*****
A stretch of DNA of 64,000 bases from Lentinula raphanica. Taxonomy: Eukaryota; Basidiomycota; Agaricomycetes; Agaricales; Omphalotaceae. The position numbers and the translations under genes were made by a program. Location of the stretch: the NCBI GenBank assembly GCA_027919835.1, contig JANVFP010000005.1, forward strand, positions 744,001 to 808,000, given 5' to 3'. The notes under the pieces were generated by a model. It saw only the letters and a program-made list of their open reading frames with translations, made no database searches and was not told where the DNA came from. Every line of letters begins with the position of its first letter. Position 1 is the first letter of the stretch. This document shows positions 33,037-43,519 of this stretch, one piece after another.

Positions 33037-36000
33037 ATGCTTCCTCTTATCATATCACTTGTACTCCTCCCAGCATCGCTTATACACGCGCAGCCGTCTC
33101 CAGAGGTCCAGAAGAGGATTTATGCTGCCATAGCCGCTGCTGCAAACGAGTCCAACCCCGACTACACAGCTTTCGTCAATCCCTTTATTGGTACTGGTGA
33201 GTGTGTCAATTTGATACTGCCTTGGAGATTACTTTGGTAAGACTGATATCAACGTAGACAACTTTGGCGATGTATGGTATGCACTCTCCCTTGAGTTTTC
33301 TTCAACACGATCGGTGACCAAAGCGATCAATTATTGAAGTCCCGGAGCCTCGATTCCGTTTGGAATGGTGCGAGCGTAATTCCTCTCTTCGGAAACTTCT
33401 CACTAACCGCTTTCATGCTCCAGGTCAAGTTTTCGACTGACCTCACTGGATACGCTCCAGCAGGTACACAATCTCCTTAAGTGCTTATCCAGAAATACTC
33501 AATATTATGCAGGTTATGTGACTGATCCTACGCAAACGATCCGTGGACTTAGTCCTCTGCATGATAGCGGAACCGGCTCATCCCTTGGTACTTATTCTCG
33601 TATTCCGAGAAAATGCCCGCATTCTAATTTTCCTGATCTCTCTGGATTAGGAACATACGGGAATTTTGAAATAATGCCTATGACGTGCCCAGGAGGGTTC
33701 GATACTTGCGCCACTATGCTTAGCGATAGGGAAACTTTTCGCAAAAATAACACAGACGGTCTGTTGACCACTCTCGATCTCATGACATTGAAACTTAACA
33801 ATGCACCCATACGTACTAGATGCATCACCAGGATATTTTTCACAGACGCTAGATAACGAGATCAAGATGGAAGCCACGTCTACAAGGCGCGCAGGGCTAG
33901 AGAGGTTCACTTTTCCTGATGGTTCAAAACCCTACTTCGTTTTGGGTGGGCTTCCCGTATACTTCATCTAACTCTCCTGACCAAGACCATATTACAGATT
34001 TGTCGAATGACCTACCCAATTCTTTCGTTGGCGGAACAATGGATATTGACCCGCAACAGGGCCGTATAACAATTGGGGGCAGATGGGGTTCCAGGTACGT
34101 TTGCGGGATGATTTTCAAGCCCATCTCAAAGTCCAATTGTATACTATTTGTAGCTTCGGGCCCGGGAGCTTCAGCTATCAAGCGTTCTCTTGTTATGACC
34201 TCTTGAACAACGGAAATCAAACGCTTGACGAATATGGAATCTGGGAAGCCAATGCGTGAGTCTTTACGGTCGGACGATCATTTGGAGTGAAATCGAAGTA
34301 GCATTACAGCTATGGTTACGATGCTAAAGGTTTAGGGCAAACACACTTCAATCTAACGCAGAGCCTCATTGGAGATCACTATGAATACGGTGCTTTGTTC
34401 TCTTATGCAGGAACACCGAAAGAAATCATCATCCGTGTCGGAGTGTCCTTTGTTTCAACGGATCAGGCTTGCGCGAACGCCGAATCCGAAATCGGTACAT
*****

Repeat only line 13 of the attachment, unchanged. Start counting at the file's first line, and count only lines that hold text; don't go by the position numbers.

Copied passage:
34001 TGTCGAATGACCTACCCAATTCTTTCGTTGGCGGAACAATGGATATTGACCCGCAACAGGGCCGTATAACAATTGGGGGCAGATGGGGTTCCAGGTACGT